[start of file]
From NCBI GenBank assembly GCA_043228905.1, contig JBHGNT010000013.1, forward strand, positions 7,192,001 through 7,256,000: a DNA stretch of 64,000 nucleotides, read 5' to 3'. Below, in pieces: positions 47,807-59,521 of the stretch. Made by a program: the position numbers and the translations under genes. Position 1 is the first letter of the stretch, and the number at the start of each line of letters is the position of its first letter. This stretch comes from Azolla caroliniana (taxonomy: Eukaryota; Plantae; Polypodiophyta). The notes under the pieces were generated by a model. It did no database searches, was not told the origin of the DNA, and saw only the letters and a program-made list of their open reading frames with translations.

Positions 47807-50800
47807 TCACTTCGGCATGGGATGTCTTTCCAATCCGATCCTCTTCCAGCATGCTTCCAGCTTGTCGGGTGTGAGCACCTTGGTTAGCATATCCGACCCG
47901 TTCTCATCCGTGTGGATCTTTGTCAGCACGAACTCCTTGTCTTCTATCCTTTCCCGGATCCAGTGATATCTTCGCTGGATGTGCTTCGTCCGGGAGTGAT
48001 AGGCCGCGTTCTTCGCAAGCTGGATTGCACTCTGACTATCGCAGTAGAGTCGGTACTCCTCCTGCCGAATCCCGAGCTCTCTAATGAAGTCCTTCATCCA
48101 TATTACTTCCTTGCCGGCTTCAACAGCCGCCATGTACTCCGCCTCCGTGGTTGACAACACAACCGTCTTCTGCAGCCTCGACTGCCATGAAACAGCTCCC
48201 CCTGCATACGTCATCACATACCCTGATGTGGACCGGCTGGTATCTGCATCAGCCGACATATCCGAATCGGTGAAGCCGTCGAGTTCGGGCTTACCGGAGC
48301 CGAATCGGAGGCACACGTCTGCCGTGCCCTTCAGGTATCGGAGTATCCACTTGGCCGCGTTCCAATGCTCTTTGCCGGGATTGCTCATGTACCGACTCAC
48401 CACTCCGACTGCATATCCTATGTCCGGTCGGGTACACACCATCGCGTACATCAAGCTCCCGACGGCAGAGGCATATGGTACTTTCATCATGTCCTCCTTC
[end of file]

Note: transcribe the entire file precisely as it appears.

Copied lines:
From NCBI GenBank assembly GCA_043228905.1, contig JBHGNT010000013.1, forward strand, positions 7,192,001 through 7,256,000: a DNA stretch of 64,000 nucleotides, read 5' to 3'. Below, in pieces: positions 47,807-59,521 of the stretch. Made by a program: the position numbers and the translations under genes. Position 1 is the first letter of the stretch, and the number at the start of each line of letters is the position of its first letter. This stretch comes from Azolla caroliniana (taxonomy: Eukaryota; Plantae; Polypodiophyta). The notes under the pieces were generated by a model. It did no database searches, was not told the origin of the DNA, and saw only the letters and a program-made list of their open reading frames with translations.

Positions 47807-50800
47807 TCACTTCGGCATGGGATGTCTTTCCAATCCGATCCTCTTCCAGCATGCTTCCAGCTTGTCGGGTGTGAGCACCTTGGTTAGCATATCCGACCCG
47901 TTCTCATCCGTGTGGATCTTTGTCAGCACGAACTCCTTGTCTTCTATCCTTTCCCGGATCCAGTGATATCTTCGCTGGATGTGCTTCGTCCGGGAGTGAT
48001 AGGCCGCGTTCTTCGCAAGCTGGATTGCACTCTGACTATCGCAGTAGAGTCGGTACTCCTCCTGCCGAATCCCGAGCTCTCTAATGAAGTCCTTCATCCA
48101 TATTACTTCCTTGCCGGCTTCAACAGCCGCCATGTACTCCGCCTCCGTGGTTGACAACACAACCGTCTTCTGCAGCCTCGACTGCCATGAAACAGCTCCC
48201 CCTGCATACGTCATCACATACCCTGATGTGGACCGGCTGGTATCTGCATCAGCCGACATATCCGAATCGGTGAAGCCGTCGAGTTCGGGCTTACCGGAGC
48301 CGAATCGGAGGCACACGTCTGCCGTGCCCTTCAGGTATCGGAGTATCCACTTGGCCGCGTTCCAATGCTCTTTGCCGGGATTGCTCATGTACCGACTCAC
48401 CACTCCGACTGCATATCCTATGTCCGGTCGGGTACACACCATCGCGTACATCAAGCTCCCGACGGCAGAGGCATATGGTACTTTCATCATGTCCTCCTTC